Wednesday, 18 May 2011

Will Mary Portas save Lancaster's shops?


Retail expert Mary Portas - regarded by many as the UK’s foremost authority on retail and brand communication - has been challenged by the Prime Minister and Deputy Prime Minister to undertake an independent review on the Future of the High Street – to help ‘bring back the bustle’ to our town centres.

And with town centre vacancy rates doubling over the last two years, the need to take action to save our high streets has never been starker - and both Lancaster and Morecambe face the same problems as many other towns, judging from comments left on her official website.

As founder of one of London’s most respected retail & brand communication agencies, Yellowdoor, Mary is recognised throughout the trade as the Queen of Shops. For her third and final BBC series of Mary Queen of Shops, Mary took on the supermarkets by rescuing six British shopkeepers and showcasing their struggle to stay in business in June 2010. She's now got a new show on Channel 4.

"I am calling on business, local authorities and shoppers to contribute their ideas on how we can halt this decline in its tracks and create town centres that we can all be proud of," Mary challeneges.

"If you’ve got something to say about the state of our high streets – be it an observation, insight, initiative or idea – please add your own contribution to the debate."

Lancaster City Council has a duty to monitor the health of its town centres and to monitor the need for new retail development and  is broadly seeking to direct new retail development to existing centres, both to expand Lancaster’s retail offer in a planned expansion and to promote the regeneration of Morecambe. The challenge planners face is to do it in a way that doesn't destroy other retail offerings - which is the argument levelled against the Centros proposals for Lancaster's Canal Corridor, thrown out by the government in December 2009.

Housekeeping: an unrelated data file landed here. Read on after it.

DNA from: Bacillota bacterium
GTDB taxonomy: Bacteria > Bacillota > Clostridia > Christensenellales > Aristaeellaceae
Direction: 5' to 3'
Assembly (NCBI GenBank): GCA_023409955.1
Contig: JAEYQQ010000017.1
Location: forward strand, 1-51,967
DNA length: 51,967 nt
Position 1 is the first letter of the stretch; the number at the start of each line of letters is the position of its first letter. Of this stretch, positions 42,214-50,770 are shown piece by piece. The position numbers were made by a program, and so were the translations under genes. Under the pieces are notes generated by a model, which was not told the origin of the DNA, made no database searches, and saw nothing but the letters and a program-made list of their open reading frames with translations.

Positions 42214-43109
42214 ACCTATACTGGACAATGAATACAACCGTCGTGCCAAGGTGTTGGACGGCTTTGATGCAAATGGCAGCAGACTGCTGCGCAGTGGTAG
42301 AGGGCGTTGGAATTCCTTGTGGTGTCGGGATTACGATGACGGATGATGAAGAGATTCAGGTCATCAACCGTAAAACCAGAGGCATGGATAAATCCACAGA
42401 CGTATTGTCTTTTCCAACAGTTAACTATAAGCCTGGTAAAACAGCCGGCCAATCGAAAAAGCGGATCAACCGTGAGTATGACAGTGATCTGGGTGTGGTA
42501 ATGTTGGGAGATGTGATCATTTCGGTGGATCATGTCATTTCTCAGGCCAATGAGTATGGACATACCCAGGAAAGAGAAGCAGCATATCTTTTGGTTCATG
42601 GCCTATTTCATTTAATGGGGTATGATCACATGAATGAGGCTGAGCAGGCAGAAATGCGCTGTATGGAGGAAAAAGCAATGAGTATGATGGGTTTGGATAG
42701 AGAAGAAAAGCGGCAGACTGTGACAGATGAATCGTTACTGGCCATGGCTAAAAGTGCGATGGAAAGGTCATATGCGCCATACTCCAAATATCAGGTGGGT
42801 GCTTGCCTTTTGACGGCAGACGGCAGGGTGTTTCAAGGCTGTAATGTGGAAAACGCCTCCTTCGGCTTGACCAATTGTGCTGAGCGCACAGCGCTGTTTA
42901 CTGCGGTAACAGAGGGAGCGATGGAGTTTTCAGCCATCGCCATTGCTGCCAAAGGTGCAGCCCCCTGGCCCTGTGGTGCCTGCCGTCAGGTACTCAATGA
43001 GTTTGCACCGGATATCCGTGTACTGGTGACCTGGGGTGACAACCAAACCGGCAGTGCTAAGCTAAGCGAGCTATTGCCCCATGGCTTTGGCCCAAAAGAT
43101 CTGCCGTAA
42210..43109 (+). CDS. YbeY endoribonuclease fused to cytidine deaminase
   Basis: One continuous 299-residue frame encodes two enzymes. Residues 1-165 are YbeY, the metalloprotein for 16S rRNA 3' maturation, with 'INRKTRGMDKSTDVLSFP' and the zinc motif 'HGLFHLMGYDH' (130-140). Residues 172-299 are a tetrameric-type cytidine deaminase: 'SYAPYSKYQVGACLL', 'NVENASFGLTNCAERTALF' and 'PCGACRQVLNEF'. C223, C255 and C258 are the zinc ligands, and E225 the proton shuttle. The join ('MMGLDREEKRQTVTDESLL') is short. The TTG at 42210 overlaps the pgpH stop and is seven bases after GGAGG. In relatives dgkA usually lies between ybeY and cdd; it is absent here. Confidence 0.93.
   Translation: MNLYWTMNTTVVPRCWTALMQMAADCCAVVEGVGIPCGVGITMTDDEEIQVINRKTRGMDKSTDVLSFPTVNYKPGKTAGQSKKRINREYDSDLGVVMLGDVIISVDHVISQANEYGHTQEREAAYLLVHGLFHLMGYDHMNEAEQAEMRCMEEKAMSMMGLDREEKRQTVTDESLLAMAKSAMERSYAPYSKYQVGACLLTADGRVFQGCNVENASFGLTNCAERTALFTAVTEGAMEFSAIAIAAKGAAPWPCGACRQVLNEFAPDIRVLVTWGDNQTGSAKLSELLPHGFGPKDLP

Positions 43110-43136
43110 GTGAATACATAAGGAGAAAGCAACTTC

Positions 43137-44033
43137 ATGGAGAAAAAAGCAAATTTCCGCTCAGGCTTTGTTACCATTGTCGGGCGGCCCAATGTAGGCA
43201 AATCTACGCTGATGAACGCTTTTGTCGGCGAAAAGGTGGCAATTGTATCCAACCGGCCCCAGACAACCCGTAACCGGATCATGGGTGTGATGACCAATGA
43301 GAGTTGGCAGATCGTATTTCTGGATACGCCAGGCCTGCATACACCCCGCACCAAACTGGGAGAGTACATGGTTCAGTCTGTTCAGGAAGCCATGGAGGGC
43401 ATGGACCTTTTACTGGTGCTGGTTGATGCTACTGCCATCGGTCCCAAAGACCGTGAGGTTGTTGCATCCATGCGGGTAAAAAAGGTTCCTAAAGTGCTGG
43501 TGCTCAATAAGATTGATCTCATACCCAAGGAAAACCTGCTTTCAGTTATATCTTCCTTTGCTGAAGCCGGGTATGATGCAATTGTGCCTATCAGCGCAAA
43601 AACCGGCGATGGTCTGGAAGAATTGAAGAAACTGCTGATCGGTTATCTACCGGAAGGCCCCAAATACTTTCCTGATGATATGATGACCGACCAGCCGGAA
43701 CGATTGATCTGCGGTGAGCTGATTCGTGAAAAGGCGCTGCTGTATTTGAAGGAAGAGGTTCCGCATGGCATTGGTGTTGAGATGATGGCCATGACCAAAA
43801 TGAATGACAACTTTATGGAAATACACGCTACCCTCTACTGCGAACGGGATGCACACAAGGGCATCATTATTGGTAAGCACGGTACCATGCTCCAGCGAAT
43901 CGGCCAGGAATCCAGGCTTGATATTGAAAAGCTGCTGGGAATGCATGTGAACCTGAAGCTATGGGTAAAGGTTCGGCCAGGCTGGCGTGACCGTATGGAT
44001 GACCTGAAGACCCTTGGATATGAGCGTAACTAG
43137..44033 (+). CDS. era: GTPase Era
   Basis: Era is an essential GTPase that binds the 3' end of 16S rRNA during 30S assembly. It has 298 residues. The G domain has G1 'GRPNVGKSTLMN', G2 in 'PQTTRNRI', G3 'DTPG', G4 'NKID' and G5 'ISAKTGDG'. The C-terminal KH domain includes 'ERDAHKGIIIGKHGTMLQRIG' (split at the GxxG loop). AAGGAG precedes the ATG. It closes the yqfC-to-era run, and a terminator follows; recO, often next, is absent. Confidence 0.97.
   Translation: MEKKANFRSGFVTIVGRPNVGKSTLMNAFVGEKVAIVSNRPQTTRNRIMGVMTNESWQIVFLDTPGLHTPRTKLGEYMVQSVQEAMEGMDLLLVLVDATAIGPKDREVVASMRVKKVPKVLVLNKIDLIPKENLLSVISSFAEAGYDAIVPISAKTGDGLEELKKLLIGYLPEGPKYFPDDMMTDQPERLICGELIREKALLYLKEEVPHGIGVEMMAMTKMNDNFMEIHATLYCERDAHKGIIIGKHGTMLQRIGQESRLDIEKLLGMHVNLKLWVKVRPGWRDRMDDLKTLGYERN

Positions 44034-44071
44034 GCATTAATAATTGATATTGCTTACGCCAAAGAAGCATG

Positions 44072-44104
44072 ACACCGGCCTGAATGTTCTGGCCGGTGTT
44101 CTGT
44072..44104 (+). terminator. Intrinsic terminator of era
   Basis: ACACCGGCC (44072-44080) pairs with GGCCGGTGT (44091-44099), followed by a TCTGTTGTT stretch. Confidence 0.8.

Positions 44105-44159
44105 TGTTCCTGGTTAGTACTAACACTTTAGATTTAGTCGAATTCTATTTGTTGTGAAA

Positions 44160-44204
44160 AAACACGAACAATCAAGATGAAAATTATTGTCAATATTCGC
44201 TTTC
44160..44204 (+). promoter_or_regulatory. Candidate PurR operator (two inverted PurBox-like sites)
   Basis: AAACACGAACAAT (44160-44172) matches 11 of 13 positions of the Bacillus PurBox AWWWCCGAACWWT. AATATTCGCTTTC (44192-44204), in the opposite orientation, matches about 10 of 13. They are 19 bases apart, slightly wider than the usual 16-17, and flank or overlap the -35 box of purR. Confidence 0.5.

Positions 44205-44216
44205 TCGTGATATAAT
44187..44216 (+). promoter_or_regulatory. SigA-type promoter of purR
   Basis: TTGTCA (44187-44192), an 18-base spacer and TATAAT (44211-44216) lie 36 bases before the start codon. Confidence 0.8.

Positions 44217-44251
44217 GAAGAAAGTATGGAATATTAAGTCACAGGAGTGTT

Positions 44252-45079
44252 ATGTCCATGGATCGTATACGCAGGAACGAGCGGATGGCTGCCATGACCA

High business rents, car parking and a decline in the city's retail offerings are all issues which affect shoppers desire to visit city centres - and Lancaster and Morecambe are affected by these issues as much as other towns and cities.

Some Lancaster business people have already posted comments to the page, including Mike Dent of Ubertechs.

"You are not going to get great town centres without getting businesses in to the empty shops.
You are not going to get businesses in to these shops unless they can afford the rent.

"In Lancaster (small city up north) a small shop in the centre of town is circa £30,000 rent per year. This is the main reason why shops cannot survive. Who can afford that kind of rent and sustain a good business? I can think of a few but they are certainly not the smaller businesses which you need.

"Get these costs driven down (somehow) and you will see the town centres be in a position once again to flourish."
• You can leave comments about retail development on Mary Portas' Future of the High Street page

• Lancaster City Council: Retail and Town Centre Monitoring
This page includes links to various reports on retail development for Lancaster.
The City Council surveys all shops in Lancaster and Morecambe annually in March and also continuously monitors completions of new retail development.
From time to time, the Council also carries out retail capacity studies and town centre health checks. The last full retail study and health check was the Lancaster Retail Study carried out for the Council by White Young Green in February 2006.
White Young Green carried out an update of the convenience and comparison models in the Lancaster Retail Study in June 2009.

Lancaster City Council: Retail Development Issues 
An overview of 'Policy ER4' which defines the District’s shopping hierarchy and Policy ER5 defines the Council’s approach to new retail development and outlines the problems it has identified.

1 comment:

Anonymous said...

It's the people of Lancaster & Morecambe that need to save shops in the area.

We need to resist big developers who'll come in promise the earth then a couple of years down the line realise "oh *#%& what have we done" as is the case with Lancaster's market.

The council can do so much itself, but let's not go down the route of compulsory purchase... leaving the council footing expensive maintenance bills. (Enforceable improvement orders are much easier)

Pop-up shops & exhibitions by individuals and LOCAL charities.

But all these require the leadership of either the council directors or the councillors..... will they step up to the mark?